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To me, Alaska is chilly mornings with a bite of snow in the air, even in the summer months. It’s the smell of birch and spruce trees growing like mad during the long days of the Midnight Sun. It’s the Northern Lights dancing overhead in the bitter cold and stillness of a dark winter night. Alaska is the place I grew up – and it still feels like home even though I’ve moved away.

Valerie in Alaska

If you’re planning a trip to Alaska, you’ve come to the right place. In addition to living in Alaska for 15 years and working three summers in the hospitality industry (helping people make their Alaska vacations unforgettable), I visit Alaska every 2-3 years. They say you can’t go back – but I do, because those sights, smells, and experiences still feel a bit like home. I’m honored you came to my blog to try and plan your own Alaska vacation, and I’ll do my best to steer you to what I consider the best parts of my ‘home’ state.

Five days is a great length of time to spend in Alaska – it’s enough to see some of the top cities and attractions in Southcentral and Interior Alaska. It’s also a perfect add-on from your Alaska cruise. Read on for some travel tips for Alaska to help you plan and make the most of your trip, then a detailed five-day Alaskan itinerary you can follow to a tee or customize to your heart’s content. If you want to spend five days in Alaska, I’ve got you covered. Let’s get into it!

Alaska Travel Tips

In each of my Alaska itineraries, I start with this section of Alaska travel tips. First, I get these questions all. the. time. so if you’re curious about them, you’re not alone. Second, if I don’t answer them first, the rest of the itinerary is a little confusing. Let’s cover them, then read on for my an in-depth five-day Alaska itinerary all ready to help you plan your trip.

Best Time to Visit Alaska

You might not believe it, but Alaska has become a four-season destination. You can visit in the summer when it’s warm under the Midnight Sun; you can visit in the autumn when the tundra turns the ruby and gold; you can visit in the winter to see the Northern Lights and dog-sledding; you can visit in the spring as the snow starts to thaw, before the summer crowds arrive.

That said, if there’s a “best” time to visit Alaska – best meaning warm weather and sun – the best time to visit Alaska is between June and August. During the summer months, the temperatures are at their highest, you’ll experience the least precipitation (no snow, but you may get some rain), and the Midnight Sun extends each day so you can make the most of your once-in-a-lifetime Alaska vacation.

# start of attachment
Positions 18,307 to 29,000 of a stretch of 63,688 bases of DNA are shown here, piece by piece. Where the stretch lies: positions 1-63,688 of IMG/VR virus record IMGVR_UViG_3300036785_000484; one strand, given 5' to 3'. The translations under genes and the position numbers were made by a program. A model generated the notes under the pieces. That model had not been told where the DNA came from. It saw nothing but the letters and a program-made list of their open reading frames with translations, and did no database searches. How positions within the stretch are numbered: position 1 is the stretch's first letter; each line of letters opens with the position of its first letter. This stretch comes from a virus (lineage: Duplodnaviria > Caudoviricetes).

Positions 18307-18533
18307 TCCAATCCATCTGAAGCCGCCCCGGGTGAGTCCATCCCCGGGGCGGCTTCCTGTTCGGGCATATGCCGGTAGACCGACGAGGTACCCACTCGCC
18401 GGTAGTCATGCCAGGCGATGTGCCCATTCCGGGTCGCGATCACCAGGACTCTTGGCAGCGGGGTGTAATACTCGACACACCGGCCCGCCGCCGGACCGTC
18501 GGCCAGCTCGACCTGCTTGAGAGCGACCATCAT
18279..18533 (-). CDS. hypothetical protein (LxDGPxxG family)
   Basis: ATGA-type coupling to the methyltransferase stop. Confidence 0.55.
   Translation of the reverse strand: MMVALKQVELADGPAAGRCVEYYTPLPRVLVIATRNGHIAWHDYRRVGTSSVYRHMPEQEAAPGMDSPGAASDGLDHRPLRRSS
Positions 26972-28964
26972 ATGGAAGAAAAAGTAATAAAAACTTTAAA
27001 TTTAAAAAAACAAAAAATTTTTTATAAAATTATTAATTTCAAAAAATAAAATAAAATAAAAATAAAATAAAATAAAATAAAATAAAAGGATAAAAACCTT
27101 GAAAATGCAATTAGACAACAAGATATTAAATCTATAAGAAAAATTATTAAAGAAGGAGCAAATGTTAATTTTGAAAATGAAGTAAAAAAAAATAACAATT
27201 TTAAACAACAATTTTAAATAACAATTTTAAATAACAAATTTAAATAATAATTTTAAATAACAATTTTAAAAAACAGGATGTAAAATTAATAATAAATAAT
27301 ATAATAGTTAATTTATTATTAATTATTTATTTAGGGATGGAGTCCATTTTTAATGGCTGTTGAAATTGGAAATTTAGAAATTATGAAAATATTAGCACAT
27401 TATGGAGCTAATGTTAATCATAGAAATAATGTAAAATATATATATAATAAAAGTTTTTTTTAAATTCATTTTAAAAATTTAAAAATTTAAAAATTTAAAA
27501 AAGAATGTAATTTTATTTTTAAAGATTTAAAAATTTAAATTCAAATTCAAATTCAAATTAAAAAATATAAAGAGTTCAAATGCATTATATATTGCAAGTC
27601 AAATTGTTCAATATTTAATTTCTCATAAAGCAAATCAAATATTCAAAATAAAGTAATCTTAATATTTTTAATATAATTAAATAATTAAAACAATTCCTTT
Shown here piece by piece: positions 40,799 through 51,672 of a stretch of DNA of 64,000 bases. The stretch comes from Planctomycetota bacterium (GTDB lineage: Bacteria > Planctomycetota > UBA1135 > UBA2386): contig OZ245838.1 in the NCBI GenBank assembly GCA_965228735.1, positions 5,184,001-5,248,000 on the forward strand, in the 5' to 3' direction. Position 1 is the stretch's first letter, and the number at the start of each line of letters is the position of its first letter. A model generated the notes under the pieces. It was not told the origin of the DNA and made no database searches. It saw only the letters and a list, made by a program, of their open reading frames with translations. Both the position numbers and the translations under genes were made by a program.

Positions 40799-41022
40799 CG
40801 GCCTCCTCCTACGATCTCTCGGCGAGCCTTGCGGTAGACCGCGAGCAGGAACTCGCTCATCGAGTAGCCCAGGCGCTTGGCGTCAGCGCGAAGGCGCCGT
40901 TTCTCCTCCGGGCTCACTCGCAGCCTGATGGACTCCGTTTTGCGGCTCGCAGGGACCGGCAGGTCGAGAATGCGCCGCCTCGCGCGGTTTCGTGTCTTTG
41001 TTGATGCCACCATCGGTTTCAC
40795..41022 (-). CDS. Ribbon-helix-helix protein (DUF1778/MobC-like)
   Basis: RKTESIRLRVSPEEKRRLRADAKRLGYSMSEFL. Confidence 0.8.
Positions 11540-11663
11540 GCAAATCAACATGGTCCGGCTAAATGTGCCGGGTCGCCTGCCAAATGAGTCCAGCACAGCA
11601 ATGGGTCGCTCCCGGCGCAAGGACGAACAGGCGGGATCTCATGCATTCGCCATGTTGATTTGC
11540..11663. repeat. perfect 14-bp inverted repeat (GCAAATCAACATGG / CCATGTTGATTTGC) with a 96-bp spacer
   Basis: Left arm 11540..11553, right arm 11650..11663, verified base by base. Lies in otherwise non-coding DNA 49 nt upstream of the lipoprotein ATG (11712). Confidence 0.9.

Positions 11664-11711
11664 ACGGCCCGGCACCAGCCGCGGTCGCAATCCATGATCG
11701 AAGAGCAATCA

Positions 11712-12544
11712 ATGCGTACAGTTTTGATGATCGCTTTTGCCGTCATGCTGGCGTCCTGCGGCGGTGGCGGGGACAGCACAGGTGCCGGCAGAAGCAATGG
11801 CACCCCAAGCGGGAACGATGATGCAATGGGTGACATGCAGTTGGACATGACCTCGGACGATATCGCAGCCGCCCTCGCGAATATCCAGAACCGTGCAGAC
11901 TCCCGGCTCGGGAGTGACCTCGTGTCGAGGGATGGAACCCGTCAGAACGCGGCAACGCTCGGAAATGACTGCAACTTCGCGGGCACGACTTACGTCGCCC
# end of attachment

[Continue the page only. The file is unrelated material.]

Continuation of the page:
In this itinerary, I’m assuming you’ll visit in the summertime – that’s when almost everyone does! Based on that assumption, I’m recommending activities and experiences that may only be available during the summer season (late May to early September). Where needed, I’ve noted options that aren’t available during the autumn, winter, and/or spring. If you’re visiting in the “off-season” and have specific questions, let me know in the comments.

Alaska by Land or Sea

One of the other big questions I get asked a lot as a sorta unofficial Alaska travel blogger is: should I do an Alaska cruise, or do my own land tour?

I’ll be totally honest: I’ve never done one of the big Alaska cruises! That’s why you won’t find any reviews or suggestions about them here on my site. I have worked for a cruise company that operates in Alaska, and I know a bit about how they work – but I’ve never done it myself.

I’ve also taken a small-ship Alaska cruise with Uncruise. I wholeheartedly recommend that experience, and if you’re trying to decide which type of cruise to take (mega-ship or small-ship), I almost always vote for small-ship.

But, you can do both: if you’ve already booked your Alaska cruise – mega-ship or small-ship – now it’s time to plan to extend your trip. Great: you can use this itinerary (or my 10-day itinerary) to plan your land portion. If you’re choosing between land or sea, I recommend land. You can always do a cruise later too!